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Published: Wednesday, 2/8/2012

Sunshine official's family touched by joy of a child

Sibling with Down Syndrome a lesson in love

BY GABRIELLE RUSSON
BLADE STAFF WRITER
Jacob Miller hugs his big sister Carolyn Miller, who is a communication manager for Sunshine Inc. of Northwest Ohio. Living with someone who has a disability has helped her in her profession, but Jacob's 'complete sense of joy' has permeated the lives of everyone in his family. Jacob Miller hugs his big sister Carolyn Miller, who is a communication manager for Sunshine Inc. of Northwest Ohio. Living with someone who has a disability has helped her in her profession, but Jacob's 'complete sense of joy' has permeated the lives of everyone in his family.
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Jacob Miller, 10, was the kid brother who hid his older siblings' keys and shoes because he didn't want them to leave.

He wasn't afraid to go up to strangers -- a group of motorcycle riders, celebrating a birthday party at the park -- and join in on the fun.

Jacob, who has Down syndrome, taught his family lessons about love, compassion, and the magic of living life without reservations, said his older sister Carolyn Miller.

"Until people experience it firsthand, you don't understand it," said Ms. Miller, 24, who grew up with Jacob on a farm outside Bowling Green. "It's this complete sense of joy. … It's the most beautiful thing you can imagine."

But living with somebody who has a disability helped Ms. Miller in her professional life too.

She is a communication manager for Sunshine Inc. of Northwest Ohio, a nonprofit organization that provides housing and work opportunities for people who have conditions such as cerebral palsy, Down syndrome, and autism.

Founded in 1950, the organization runs 15 houses throughout Lucas and Fulton counties where disabled people live together with around-the-clock Sunshine staff. Sunshine, which has strong ties to the Mennonite church, also houses 76 people at its headquarters, 7223 Maumee Western Rd., outside Maumee in Monclova Township.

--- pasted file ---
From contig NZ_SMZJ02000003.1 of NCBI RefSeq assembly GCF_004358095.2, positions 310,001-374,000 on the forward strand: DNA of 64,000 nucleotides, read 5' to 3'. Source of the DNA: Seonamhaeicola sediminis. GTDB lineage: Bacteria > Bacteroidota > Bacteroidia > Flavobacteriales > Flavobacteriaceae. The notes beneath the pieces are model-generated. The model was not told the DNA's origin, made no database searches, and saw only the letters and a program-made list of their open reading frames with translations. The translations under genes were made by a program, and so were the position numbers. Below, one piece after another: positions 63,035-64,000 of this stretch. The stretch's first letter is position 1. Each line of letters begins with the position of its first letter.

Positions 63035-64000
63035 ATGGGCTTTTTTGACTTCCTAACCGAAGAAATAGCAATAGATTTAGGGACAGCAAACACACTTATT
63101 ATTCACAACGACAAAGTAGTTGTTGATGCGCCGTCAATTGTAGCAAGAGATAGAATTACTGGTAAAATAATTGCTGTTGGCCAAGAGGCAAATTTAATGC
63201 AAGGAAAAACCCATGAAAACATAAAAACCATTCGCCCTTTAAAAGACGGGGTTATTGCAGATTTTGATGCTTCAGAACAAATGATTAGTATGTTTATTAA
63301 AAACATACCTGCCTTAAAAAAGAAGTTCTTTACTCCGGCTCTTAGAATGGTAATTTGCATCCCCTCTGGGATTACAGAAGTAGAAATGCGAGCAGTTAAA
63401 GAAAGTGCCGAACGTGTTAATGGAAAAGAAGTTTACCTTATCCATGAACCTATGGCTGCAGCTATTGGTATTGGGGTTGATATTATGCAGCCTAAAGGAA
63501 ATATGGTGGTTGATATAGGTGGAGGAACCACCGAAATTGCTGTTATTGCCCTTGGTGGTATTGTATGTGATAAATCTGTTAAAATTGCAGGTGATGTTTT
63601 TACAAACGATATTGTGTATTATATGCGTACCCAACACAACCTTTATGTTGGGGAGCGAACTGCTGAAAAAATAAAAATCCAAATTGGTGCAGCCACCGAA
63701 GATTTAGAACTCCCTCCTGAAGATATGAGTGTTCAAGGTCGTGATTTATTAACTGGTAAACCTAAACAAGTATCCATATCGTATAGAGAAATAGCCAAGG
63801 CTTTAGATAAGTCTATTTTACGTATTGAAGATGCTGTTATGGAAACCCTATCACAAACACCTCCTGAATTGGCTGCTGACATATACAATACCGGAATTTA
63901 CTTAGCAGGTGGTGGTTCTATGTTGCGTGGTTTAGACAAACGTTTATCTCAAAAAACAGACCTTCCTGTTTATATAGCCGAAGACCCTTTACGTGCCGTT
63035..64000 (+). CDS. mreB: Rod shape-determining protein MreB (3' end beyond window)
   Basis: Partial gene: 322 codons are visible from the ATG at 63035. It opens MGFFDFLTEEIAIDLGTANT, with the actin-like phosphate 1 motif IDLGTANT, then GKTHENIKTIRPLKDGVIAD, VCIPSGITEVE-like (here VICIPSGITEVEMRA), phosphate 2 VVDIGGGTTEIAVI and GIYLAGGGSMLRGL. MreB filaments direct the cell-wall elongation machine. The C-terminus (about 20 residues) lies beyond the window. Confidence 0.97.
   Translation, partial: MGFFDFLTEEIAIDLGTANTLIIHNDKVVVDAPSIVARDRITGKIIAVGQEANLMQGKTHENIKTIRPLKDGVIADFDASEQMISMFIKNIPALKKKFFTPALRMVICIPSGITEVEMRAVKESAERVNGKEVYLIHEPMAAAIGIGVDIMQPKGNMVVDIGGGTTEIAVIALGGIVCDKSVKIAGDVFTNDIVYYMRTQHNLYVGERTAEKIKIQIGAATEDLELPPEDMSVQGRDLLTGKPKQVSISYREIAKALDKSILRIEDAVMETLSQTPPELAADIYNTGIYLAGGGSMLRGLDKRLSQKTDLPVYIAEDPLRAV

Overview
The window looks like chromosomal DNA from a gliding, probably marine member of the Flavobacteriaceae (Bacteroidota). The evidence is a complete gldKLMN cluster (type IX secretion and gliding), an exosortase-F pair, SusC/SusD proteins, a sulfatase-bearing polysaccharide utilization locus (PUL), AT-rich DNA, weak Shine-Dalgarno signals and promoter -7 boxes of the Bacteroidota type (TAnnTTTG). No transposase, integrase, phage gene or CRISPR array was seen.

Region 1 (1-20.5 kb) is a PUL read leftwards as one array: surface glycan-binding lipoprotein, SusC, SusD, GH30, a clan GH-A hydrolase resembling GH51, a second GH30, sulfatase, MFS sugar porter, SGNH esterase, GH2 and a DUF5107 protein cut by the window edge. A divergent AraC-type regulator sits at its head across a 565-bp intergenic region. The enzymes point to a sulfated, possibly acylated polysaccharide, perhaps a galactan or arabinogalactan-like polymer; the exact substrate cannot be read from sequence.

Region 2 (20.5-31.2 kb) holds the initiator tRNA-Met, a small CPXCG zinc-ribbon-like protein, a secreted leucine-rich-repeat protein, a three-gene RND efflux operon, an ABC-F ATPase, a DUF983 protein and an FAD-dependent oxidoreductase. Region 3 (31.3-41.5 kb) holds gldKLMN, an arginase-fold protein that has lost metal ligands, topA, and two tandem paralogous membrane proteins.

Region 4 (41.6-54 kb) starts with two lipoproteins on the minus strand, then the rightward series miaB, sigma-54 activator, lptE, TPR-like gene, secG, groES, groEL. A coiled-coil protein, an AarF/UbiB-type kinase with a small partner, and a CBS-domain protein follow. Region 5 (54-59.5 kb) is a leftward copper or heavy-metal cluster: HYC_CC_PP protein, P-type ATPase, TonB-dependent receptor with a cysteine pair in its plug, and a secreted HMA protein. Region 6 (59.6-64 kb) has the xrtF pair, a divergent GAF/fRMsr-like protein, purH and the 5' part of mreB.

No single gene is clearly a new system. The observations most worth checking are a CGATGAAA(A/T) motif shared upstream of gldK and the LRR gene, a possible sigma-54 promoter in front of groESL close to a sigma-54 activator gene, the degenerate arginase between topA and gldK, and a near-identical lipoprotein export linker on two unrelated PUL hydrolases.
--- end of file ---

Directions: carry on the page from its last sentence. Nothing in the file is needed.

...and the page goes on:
"It's not surprising where she landed," said her mother, Ruth Miller.

The Millers say Jacob's arrival is how the family came together.

Mrs. Miller said doctors warned her that her son -- the youngest of eight children -- might be born severely disabled or never walk. The family vowed to make the best of whatever happened.

Ms. Miller remembered her father, Jerry, sitting her siblings down to talk about Jacob and reading them a story about a traveler who dreamed of going to Italy on vacation. But somehow, the traveler ended up on the wrong flight and found herself in Holland, where, unexpectedly, she had a great time.

"So guys, it looks like we're going to Holland," Mr. Miller told his children.

For the first two years of Jacob's life, the baby suffered countless medical problems.

His heart had a hole in it, and the valves needed repair. But the surgery had complications, and the infant required a breathing tube. Jacob later developed a serious staph infection and lung problems.

At times, his parents worried that he wouldn't survive.

"The left lung was collapsed and the right was collapsing when we arrived to the hospital. He literally went from playing on our study floor to severely compromised over the course of a half hour," his mother said.

While Mr. and Mrs. Miller were at the hospital with Jacob, their oldest daughter, Laura, became the surrogate parent. She made sure her siblings went to their sports practices and 4-H.

"Laura was the hero of the family," Ms. Miller said. "She basically ran the show."

Neighbors, family members, even complete strangers brought the Miller children dinners. "We had food coming out the ears because we had so many friends and family who were willing to help out," Ms. Miller said.

Now, Jacob, a third grader at Haskins Elementary in Otsego Local Schools, is healthy except for sinus problems.

He loves eating hamburgers and fries, going on movie dates with his older sister, and anything with Thomas the Tank Engine.

"He's a tough little guy," his mother said.

And for Ms. Miller, Jacob has brought a sense of comfort. After Laura went to college at the University of Notre Dame, Ms. Miller felt heartbroken to lose her big sister -- the person she always confided in, and shared clothes and a bedroom with.

Ms. Miller, then a teen, camped out in her little brother's room. Her insomnia disappeared, yet she could wake up when Jacob, who had apnea, stopped breathing.

"I can't even explain the fierce loyalty and love from his older sisters," their mother said. "It's a very protective kind of love."



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